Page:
TRUMP’S CAB­I­NET SHAKEUP

The Idaho Statesman - - Front Page - BY JOSH DAWSEY AND JOHN WAG­NER

In a Cab­i­net reshuf­fling, Pres­i­dent Don­ald Trump an­nounces his new picks for at­tor­ney gen­eral and U.N. am­bas­sador.

WASHINGTON

Pres­i­dent Don­ald Trump on Fri­day ac­cel­er­ated a long-an­tic­i­pated shakeup of his Cab­i­net in the wake of the midterm elec­tions, nam­ing new picks for at­tor­ney gen­eral and U.N. am­bas­sador amid wide­spread spec­u­la­tion that the em­bat­tled White House chief of staff John Kelly could soon de­part.

Trump con­firmed his choices of Wil­liam Barr to lead the Jus­tice Depart­ment and for­mer Fox News host Heather Nauert for the United Na­tions post as he left the White House, speak­ing to re­porters over the din of whirring blades from Marine One.

If con­firmed by the Se­nate, Barr will take over for act­ing at­tor­ney gen­eral Matthew Whi­taker. An un­fet­tered Trump in­stalled him in place of the ousted Jeff Ses­sions less than 24 hours af­ter the polls closed on Nov. 6 in the first move of an ex­pected over­haul of Cab­i­net sec­re­taries and se­nior White House aides.

Af­ter a CNN re­port Fri­day morn­ing that Kelly could be step­ping down in a mat­ter of days, Trump did not pause long enough to take ques­tions from re­porters, though he teased he would make an­other big per­son­nel an­nounce­ment Satur­day at the Army-Navy game in Philadel­phia.

In a move that re­flects his pen­chant for show­man­ship, the pres­i­dent plans to an­nounce his nom­i­na­tion of Gen. Mark Mil­ley at Satur­day’s an­nual Army-Navy foot­ball game, end­ing months of spec­u­la­tion about who will re­place the cur­rent chair­man, Gen. Joseph Dun­ford Jr., who is due to step down next fall. Kelly was not at work Fri­day morn­ing, though an ally said he was sim­ply tak­ing a day off and would be at the White House for a hol­i­day staff din­ner Fri­day night. The lights were off in his West Wing of­fice.

He has not been asked to re­sign, this per­son said, re­quest­ing anonymity to speak can­didly about a per­son­nel mat­ter.

Among White House of­fi­cials, how­ever, there is broad con­sen­sus that his days as chief of staff are num­bered.

One se­nior ad­min­is­tra­tion of­fi­cial said Fri­day that it’s clear Kelly will be leav­ing though said it’s not cer­tain that the de­par­ture was im­mi­nent as CNN re­ported. The of­fi­cial re­quested anonymity to dis­cuss a sen­si­tive mat­ter.

Trump has en­gaged in talks with Nick Ay­ers, the vice pres­i­dent’s chief of staff, about tak­ing over the po­si­tion, ad­vis­ers said. The pres­i­dent, who had no po­lit­i­cal ex­pe­ri­ence be­fore run­ning for of­fice two years ago, of­ten re­marks on Kelly’s lack of po­lit­i­cal skills and has told ad­vis­ers in re­cent days that he needs a more po­lit­i­cal chief of staff for his re-elec­tion. Ay­ers, a sharp-el­bowed and am­bi­tious Ge­or­gia op­er­a­tive, fits the bill, ad­vis­ers said.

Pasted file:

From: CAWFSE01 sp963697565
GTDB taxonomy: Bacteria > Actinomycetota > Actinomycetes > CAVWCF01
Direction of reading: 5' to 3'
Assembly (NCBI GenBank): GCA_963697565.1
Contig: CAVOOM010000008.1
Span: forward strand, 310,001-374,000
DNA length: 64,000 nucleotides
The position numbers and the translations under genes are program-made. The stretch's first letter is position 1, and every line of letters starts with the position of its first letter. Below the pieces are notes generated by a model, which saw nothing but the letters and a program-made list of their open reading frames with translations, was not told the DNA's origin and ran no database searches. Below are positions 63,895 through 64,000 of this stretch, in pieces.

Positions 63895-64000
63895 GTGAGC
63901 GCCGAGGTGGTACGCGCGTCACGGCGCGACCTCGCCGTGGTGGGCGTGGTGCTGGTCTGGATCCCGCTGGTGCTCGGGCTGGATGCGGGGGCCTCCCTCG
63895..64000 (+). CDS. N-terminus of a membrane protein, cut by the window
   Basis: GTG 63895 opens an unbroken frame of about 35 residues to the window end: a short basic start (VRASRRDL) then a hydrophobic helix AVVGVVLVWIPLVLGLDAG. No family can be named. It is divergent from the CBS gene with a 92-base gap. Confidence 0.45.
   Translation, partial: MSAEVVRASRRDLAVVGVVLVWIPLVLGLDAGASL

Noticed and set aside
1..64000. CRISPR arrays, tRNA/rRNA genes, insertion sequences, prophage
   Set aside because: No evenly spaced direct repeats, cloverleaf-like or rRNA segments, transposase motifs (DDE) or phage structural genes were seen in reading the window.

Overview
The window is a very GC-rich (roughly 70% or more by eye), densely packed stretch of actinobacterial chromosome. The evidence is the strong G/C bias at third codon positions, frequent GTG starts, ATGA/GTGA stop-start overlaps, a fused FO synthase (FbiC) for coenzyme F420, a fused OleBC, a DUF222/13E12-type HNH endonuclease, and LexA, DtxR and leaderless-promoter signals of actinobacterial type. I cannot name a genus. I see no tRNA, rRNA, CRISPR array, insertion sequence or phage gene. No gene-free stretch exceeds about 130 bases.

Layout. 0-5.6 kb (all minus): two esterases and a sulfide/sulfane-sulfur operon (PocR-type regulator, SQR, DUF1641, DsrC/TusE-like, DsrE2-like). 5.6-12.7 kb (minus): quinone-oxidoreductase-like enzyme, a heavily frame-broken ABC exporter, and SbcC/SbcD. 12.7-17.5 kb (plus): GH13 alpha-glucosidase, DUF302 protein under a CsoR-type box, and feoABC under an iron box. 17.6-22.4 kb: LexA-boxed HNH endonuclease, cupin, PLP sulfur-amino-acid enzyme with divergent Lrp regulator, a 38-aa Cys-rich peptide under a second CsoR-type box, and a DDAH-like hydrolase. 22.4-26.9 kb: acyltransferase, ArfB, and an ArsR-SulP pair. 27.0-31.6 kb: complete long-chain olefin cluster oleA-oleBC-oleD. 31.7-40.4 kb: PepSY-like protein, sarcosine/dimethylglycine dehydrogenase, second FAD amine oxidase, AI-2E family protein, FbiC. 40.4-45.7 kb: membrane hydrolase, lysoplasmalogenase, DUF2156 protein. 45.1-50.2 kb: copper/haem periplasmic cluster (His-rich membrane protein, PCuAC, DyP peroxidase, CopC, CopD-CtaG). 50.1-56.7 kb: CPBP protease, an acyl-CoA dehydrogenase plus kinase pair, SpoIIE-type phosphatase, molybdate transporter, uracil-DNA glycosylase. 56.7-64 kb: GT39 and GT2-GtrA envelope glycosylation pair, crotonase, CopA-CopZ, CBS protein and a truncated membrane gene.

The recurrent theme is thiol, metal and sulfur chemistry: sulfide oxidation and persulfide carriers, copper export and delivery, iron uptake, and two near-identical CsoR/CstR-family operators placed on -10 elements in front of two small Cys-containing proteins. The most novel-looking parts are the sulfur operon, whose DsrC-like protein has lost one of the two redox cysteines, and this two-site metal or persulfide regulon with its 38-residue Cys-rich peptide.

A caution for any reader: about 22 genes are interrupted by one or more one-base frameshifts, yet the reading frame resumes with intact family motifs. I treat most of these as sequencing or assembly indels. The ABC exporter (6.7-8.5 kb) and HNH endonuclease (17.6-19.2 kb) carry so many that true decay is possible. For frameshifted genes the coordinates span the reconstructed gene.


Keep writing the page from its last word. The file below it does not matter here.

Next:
But the story line of Kelly’s de­par­ture has been pro­tracted for so many months that White House aides of­ten now just shrug.

“Sure, Trump says he wants him gone, and Kelly swears and leaves and says he’s not com­ing back. But then he comes back,” said one for­mer se­nior ad­min­is­tra­tion of­fi­cial, who re­quested anonymity to of­fer a can­did as­sess­ment.

Kelly, a re­tired four-star Marine Corps gen­eral, has been the pres­i­dent’s top aide since late July 2017. Trump has chafed at Kelly’s man­age­ment style and re­sisted some of his moves to in­still dis­ci­pline in the West Wing and con­tain chaos. In re­cent months, the chief of staff’s power has ebbed, with ad­min­is­tra­tion poli­cies and de­ci­sions be­ing guided more by the pres­i­dent’s gut in­stincts than by Kelly’s pro­cesses.

Washington has been abuzz with ru­mors about Kelly’s job sta­tus have been ram­pant at var­i­ous mo­ments dur­ing his 16month ten­ure. But this past sum­mer, Kelly sought to quiet spec­u­la­tion that he was near­ing the ex­ist be­cause of ten­sions with Trump by telling se­nior staff that he in­tended to re­main as chief of staff through Trump’s 2020 re­elec­tion cam­paign.

Trump and Kelly have pri­vately ar­gued at times and com­plained about one an­other to con­fi­dants, some­times in col­or­ful lan­guage. But the two men are gen­er­a­tional peers have a mea­sure of re­spect for one an­other, and they have bonded over their shared ide­ol­ogy, es­pe­cially on im­mi­gra­tion is­sues, and their mu­tual griev­ances to­ward the me­dia and po­lit­i­cal es­tab­lish­ment.

Trump has long ad­mired Kelly for his mil­i­tary valor, but his lack of po­lit­i­cal ex­pe­ri­ence and in­ter­est in cam­paign strat­egy has made him an im­per­fect fit lead­ing the staff of a pres­i­dent who lives and breathes pol­i­tics.

SCOTT AP­PLE­WHITE AP

In 1991, Pres­i­dent Ge­orge H.W. Bush, right, and Wil­liam Barr wave af­ter Barr was sworn in as U.S. at­tor­ney gen­eral. On Fri­day, Pres­i­dent Don­ald Trump said he would try to bring Barr back to the top job at the Jus­tice Depart­ment.

JOSHUA ROBERTS Bloomberg

Gen. Mark Mil­ley, right, chief of staff with the U.S. Army, is the lead­ing can­di­date to take over for out­go­ing Gen. Joseph Dun­ford as chair­man of the Joint Chiefs of Staff.

Heather Nauert

John Kelly

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